MYANMAR: Donation through Salesian Missions helps provide social services and education for at-risk youth
(MissionNewswire) Salesian missionaries operate 10 centers throughout Myanmar to help those who are poor, marginalized and in need of education. One project that recently received donor funding through Salesian Missions is the Human Dignity Street Children project at Don Bosco Youth Center in Mandalay.
Funding went to support food, clothing, shelter, healthcare and education for at-risk youth who were waste pickers, beggars and child laborers who are now living at the Don Bosco temporary shelter. This funding also helped send 27 youth to school and enabled Salesian missionaries to protect 70 children from abusive situations and provide them shelter. It also supported additional youth by providing them access to job training and connections to employment. Funding further helped to support programs for incarcerated youth, impacting 350 boys and 72 girls in prison.
“The work of Salesian missionaries in Myanmar and in programs around the globe goes beyond education,” says Father Mark Hyde, director of Salesian Missions, the U.S. development arm of the Salesians of Don Bosco. “We aim to serve the whole person by making sure that basic needs like health and nutrition are met in addition to other social service needs.”
The city of Mandalay has a number of street children who live on the margins of society in inhumane conditions. These youth have no access to education, use drugs, feed on scraps of food and only rarely find small jobs. Stealing is commonplace. The juvenile prison is in a pitiful condition with a scarcity of food and no medical care. The only educational services offered in the penitentiary are carried out by Salesian missionaries.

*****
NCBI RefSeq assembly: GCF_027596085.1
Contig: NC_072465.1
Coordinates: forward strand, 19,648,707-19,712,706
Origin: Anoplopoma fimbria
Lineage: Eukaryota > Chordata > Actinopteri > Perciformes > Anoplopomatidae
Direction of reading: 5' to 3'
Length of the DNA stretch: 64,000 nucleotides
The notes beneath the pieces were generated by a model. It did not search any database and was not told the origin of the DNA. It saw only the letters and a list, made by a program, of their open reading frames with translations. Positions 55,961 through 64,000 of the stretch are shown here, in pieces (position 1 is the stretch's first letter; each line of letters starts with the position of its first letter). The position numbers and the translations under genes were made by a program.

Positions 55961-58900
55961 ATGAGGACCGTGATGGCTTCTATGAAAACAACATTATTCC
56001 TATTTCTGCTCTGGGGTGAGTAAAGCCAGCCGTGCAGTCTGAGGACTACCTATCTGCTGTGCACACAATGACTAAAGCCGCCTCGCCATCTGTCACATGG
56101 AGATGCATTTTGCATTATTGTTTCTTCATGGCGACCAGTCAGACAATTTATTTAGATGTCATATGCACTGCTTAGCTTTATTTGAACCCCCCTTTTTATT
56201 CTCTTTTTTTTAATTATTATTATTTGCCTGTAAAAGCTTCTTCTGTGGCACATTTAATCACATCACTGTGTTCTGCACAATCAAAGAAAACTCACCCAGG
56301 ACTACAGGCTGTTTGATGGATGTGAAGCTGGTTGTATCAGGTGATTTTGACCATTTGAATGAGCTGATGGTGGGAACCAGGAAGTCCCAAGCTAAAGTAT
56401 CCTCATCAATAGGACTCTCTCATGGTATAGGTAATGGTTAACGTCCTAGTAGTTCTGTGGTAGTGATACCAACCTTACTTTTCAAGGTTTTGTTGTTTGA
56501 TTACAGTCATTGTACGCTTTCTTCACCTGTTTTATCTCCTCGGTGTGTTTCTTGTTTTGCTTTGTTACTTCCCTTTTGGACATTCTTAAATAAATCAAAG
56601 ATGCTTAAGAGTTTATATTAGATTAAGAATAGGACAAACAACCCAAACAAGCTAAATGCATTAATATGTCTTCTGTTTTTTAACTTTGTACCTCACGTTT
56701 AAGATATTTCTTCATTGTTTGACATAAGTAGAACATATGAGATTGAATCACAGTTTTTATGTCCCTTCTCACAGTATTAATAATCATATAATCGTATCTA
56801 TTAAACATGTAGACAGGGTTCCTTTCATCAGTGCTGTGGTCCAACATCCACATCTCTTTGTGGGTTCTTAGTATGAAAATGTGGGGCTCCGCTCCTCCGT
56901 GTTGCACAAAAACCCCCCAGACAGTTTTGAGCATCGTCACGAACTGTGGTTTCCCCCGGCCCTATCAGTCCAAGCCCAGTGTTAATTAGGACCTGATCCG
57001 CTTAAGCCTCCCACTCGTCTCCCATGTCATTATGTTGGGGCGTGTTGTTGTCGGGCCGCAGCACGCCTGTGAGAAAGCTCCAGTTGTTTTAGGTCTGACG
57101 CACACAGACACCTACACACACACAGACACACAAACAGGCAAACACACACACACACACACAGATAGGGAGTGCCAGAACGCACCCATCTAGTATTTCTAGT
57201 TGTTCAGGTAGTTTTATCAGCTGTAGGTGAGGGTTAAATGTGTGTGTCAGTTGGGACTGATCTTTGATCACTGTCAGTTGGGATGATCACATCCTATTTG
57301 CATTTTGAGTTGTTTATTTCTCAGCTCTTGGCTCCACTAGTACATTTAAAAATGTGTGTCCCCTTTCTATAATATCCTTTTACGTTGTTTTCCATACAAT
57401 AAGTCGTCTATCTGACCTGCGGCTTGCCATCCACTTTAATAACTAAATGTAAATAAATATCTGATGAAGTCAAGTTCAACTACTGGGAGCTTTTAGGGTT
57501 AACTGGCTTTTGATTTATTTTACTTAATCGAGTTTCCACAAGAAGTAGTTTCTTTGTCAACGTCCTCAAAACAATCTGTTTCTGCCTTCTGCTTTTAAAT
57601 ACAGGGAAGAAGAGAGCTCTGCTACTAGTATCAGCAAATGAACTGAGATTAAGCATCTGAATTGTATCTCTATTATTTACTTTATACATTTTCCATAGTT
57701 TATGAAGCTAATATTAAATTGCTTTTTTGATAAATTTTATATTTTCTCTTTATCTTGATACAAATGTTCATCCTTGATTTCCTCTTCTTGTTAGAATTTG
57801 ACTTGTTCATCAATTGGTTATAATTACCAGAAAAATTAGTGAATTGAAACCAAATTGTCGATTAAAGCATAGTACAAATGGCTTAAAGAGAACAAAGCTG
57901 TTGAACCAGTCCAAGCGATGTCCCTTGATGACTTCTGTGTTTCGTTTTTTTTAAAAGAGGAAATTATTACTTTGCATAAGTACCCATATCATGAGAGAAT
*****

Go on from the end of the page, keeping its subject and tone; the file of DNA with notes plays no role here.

Don Bosco Friend Youth Center was created as a safe haven for street youth to avoid juvenile prison by accessing shelter, proper nutrition and education. The facility, which operates 24 hours a day, is directed by Father Peter Myo Khin and employs six staff. It provides temporary shelter, food, healthcare and formal and informal education.
Close to 30 boys, aged 4 to 18, live at the center permanently while dozens more access services on a drop-in basis. If the boys in the center do not want to attend school, they can pursue an informal education at the center. Of the 30 boys currently attending the program, 22 are being formally educated while eight have chosen an informal education path.
“This is a life-changing program for youth living on the streets in Mandalay,” says Fr. Hyde. “There is an outreach program, which is the first step in helping youth and giving them a better life beyond the streets. Once in the program, the youth center is a safe place for the boys where they can access the services and support they need and ensure they gain an education.”
Myanmar is one of the least developed countries in the world, ranking 145 out of 188 countries according to the 2017 Human Development Report. Just over 37 percent of the population live near or below the poverty line in the country. Poverty rates rise sharply to 70 percent for those living in rural areas. Only about half of school age children complete their primary education.
Salesian missionaries are responding to the needs of children, youth and their families who are in crisis. Not only do programs address desperate poverty, but they also serve people whose lives have recently been impacted by natural disasters and a refugee emergency.
World Bank – Myanmar